Dissecting Harmful Memes on Social Media
1Indian Institute of Technology Delhi, India
2Wipro AI Research (Lab45), Bangalore, India
[email protected], [email protected]
Laboratory of Computational Social Sciences (LCS2), Wipro AI Research (Lab45)
Nowadays, memes have become the mainstream communication medium for almost all societal discourses across social media forums. Typically designed for communicating humorous and sarcastic takes on routine life, contemporary and geo-political events, memes have steadily transformed from being humorous into menacing artifacts that often end up empowering hate-mongers, story-bearers, and nefarious elements of the society that intend to create a social divide. This alarming and incessant increase in distasteful memetic warfare has led researchers to think of different ways to tackle this unapologetic conundrum. This post presents an overview of recent advances in analyzing harmful memes from various perspectives, while setting a tone for future directions in multimodal content moderation.
—Since memes often use abstraction while conveying complex ideas, they pose imminent obscurity towards understanding their meaning and implication—
The dark side of memes
Recent efforts like the Hateful Memes task  and Memotion Challenge  have set the tone for active explorations towards detecting hatefulness and emotions from memes. Besides these aspects, other studies encompass phenomena like offense, troll, and misogyny detection. However, hardly any work studies memes from either a broad perspective of “harmfulness,” or with respect to fine-grained aspects that facilitates more insightful interpretation of memes and their impact. An extensive survey on understanding and detecting harmful memes  proposes the following generalized definition:
Harmful Memes: Multimodal units consisting of an image and embedded text that has the potential to cause harm to an individual, an organization, a community, or society in general.
In addition to the hatefulness and offense, toxic memes could have broader harmful implications. For instance, the meme in Fig. (c) above is neither hateful nor offensive. However, it harms the media agencies depicted on the top left (ABC, CNN, etc.), as it builds the context on their comparison with allegedly authoritative state actors. In summary, the harmfulness of memes has broader implications and may encompass other aspects, such as cyberbullying, misinformation, etc. Moreover, harmful memes have a target (e.g., news organizations such as ABC and CNN in our previous example), which requires detailed analysis to decipher their underlying semantics and help with the explainability of the detection models.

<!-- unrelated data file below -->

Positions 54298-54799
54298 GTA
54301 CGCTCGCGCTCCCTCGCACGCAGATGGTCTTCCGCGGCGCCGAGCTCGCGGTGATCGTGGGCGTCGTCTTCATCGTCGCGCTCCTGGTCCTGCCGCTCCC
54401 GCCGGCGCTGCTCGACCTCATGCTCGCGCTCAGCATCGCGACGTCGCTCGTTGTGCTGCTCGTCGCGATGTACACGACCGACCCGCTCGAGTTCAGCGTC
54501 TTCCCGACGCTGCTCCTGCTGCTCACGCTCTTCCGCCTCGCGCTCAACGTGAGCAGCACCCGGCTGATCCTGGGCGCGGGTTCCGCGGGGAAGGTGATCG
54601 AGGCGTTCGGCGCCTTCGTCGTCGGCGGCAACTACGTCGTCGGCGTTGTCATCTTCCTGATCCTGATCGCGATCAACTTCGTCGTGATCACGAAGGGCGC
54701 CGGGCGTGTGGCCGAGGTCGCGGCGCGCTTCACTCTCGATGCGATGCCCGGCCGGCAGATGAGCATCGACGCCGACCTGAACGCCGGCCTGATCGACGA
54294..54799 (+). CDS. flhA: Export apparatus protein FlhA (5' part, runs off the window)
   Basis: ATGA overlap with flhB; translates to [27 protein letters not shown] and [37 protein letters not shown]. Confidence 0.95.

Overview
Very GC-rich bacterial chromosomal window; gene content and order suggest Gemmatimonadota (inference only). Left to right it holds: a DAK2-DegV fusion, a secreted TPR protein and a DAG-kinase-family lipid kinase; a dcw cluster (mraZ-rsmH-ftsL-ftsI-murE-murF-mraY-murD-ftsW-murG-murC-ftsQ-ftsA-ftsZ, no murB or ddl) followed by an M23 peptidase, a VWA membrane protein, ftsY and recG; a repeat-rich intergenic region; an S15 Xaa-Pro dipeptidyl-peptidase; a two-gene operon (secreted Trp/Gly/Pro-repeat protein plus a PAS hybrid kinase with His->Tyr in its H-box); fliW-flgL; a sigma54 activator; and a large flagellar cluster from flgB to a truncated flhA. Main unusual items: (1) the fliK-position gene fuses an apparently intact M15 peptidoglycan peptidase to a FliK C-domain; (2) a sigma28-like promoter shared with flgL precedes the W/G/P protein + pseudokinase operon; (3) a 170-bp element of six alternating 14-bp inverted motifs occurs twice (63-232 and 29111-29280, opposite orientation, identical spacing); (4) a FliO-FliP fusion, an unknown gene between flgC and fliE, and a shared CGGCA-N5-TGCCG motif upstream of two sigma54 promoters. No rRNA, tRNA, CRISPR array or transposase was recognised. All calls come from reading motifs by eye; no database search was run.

This motivation leads to contemplating robust multimodal solutions that optimally address critical challenges posed by abstract obscurity, multimodal amalgamation, contextual dependency, and cross-modal (dis-)association. Several insightful use-cases pertaining to fine-grained analysis of harmful memes that have recently shown promise are detection of (i) harmful memes and associated target-types, (ii) harmfully targeted entities, (iii) their role-labels, and (iv) exploring the contextualization of memes. The findings from such investigations will strive to contribute with assistive technologies that can help moderate and monitor multimodal social media traffic and help keep detrimental sections of the digital discourse at bay.
Detecting harmful memes and their targets
Detecting harmful memes is challenging as they typically employ irony, sarcasm, puns, and similes, along with an intelligent blend of impactful visuals. Moreover, while previous work has focused on specific aspects of memes, such as hate speech and propaganda, there needs to be more work on harm in general. The study presented in  investigates memes on Covid-19 and US Politics. It aims to bridge this gap by focusing on two tasks: (i) detecting harmful memes, and (ii) identifying the types of social entities they target. Authors also propose MOMENTA (MultimOdal framework for detecting harmful MemEs aNd Their tArgets), a novel multimodal deep neural network that models global and localized multimodal cues (image ROIs and web entities, as shown in Fig. 2, left) to detect harmful memes. Besides establishing interpretability and generalizability, their experiments show that MOMENTA outperforms several competing methodologies. MOMENTA’s contextualized visual modeling affinity is demonstrated via the LIME visualizations depicted in the Fig. 2, right. Despite the better performance, MOMENTA, similar to other comparative approaches like ViLBERT , VisualBERT , etc., is observed to make errors for cases it has developed biases for.